> it's highly unlikely that anyone's full-time job consists solely of watching the one camera that happens to point towards you.
Until you start behaving "suspiciously", that is. Not long ago there was a Dutch documentary about advances in surveillance camera technology and the privacy implications thereof. They then demonstrated how they could follow somebody walking through town by switching from camera to camera. All from a control room with a hundred video monitors. Downright Orwellian. So yes, there are people controlling these cameras full time from these control rooms and they're actively monitoring everybody.
They also follow people with cameras like in the OP but the reaction is wildly different. People shockingly seem to be mostly OK with it.
Moreover, it's highly unlikely that anyone's full-time job consists solely of watching the one camera that happens to point towards you.
How about the full-time job of one algorithm? Taken across N cameras, no actual person needs to watch any single camera. You can be targeted directly if the watcher controls a subset of N that captures you.
There is little difference between the output of one man and one camera following you around all day, and the result of N cameras stitched together algorithmically and watched by one person. In fact the machine managed version would be far superior given the increased range of capture N cameras (not required to be held by a human) provide.
Yes, the guy is annoying and I am surprised nobody beat him up. But the guy is not the point of this experiment - the camera is. An alternative experiment design could be placing the camera on a tripod at ground level and standing aloof a few feet away. I think just bringing the cameras down to ground level from the ceiling could be a big enough jump into the zone of discomfort for most people.
Sounds a lot like a TV show ("Person of Interest"). While the show is fiction, I think we need to consider that some day the technology might be feasible even on a small scale. Read Cory Doctorow's "Little Brother".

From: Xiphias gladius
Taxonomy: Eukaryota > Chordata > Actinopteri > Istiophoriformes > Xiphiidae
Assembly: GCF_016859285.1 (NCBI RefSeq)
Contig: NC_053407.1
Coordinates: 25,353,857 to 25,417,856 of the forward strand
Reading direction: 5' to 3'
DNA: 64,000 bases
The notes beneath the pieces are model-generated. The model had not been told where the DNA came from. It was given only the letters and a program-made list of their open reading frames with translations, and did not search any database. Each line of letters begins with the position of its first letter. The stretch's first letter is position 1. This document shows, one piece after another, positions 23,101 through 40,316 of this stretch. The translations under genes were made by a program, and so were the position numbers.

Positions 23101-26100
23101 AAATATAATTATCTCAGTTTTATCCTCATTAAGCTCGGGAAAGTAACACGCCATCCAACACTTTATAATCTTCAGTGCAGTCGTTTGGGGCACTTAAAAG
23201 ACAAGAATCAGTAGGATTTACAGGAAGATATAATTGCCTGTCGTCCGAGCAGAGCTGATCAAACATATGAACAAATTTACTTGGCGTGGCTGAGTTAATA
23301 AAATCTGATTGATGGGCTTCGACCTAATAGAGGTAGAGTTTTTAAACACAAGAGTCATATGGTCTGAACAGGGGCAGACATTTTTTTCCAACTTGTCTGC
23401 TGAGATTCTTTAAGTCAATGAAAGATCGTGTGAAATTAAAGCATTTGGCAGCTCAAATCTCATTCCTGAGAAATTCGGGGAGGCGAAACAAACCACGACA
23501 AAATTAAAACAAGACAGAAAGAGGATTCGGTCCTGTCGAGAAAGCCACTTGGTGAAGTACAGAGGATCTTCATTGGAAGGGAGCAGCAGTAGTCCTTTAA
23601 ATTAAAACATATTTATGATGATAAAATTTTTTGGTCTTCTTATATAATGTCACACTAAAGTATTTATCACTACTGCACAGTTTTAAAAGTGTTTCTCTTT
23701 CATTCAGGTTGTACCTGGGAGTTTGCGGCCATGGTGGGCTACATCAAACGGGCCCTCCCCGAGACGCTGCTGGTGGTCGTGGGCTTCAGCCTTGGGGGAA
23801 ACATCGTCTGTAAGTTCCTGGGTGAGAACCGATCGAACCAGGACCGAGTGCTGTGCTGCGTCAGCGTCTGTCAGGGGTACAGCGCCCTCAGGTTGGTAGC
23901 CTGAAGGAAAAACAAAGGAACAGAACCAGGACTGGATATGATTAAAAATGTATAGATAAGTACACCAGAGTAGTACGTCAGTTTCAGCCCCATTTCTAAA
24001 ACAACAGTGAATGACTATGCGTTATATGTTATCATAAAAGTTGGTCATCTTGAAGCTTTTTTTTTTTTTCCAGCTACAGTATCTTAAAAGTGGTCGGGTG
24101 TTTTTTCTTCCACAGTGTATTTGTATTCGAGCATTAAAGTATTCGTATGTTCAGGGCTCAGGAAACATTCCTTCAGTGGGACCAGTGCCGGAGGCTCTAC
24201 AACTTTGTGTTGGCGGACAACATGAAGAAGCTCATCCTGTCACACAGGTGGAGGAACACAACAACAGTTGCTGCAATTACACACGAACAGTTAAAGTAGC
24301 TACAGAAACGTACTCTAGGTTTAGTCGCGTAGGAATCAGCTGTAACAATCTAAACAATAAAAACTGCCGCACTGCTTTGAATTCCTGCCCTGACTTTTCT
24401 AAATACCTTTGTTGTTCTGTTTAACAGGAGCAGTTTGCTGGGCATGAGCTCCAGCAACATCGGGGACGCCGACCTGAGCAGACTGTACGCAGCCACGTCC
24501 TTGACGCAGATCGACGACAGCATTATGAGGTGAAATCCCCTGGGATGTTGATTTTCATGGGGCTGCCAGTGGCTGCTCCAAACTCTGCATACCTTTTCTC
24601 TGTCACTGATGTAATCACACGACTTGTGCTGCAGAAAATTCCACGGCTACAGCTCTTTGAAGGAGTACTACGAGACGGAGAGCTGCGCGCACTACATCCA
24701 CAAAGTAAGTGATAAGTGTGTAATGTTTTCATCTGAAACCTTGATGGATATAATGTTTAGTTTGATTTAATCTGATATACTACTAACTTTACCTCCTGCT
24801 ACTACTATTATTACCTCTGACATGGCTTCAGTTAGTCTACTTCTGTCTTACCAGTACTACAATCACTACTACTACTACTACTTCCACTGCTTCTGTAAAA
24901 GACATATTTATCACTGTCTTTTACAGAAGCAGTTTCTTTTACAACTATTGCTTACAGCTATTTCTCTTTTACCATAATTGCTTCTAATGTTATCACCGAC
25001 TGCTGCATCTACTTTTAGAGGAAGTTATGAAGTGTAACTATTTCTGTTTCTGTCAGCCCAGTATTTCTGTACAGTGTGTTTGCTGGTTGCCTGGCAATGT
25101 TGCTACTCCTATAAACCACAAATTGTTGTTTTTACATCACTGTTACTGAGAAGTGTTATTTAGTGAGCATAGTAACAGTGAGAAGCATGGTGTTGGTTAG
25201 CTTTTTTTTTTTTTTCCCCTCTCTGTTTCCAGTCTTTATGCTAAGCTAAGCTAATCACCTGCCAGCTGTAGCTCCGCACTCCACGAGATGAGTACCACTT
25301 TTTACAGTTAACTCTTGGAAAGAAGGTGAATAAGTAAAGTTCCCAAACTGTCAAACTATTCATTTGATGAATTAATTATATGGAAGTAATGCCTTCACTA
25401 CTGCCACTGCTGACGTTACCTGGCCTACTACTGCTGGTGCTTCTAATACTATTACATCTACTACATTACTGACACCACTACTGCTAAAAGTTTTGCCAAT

That algorithm is likely to stay hypothetical for some time. Facial recognition has a long way to go before it's practical. Your scenario also would require a lot more cameras being added at great expense, and/or cooperation among the many public and private entities that operate cameras.
I'm not without my own concerns about surveillance, but let's not celebrate someone's antisocial behavior simply because he claims to be making a point. I think filming with a tripod, if it's not aimed at anyone in particular, would be far less offensive, but useless as a demonstration for that same reason.
"That algorithm is likely to stay hypothetical for some time."
I interviewed someone a few weeks ago whose prior job was maintaining such an algorithm for use in shopping malls. They had a database that you could issue queries like "Given that a person goes to store X, how long on average will it be until they return?" or "Are women who shop at Victoria's Secret likely to visit The Gap in the same month?" and so on. His job was applying that knowledge to affect what ads were displayed on the video screens that people walked past in the mall.
(Yes, the project was self-consciously inspired by "Minority Report". Apparently nobody found that creepy.)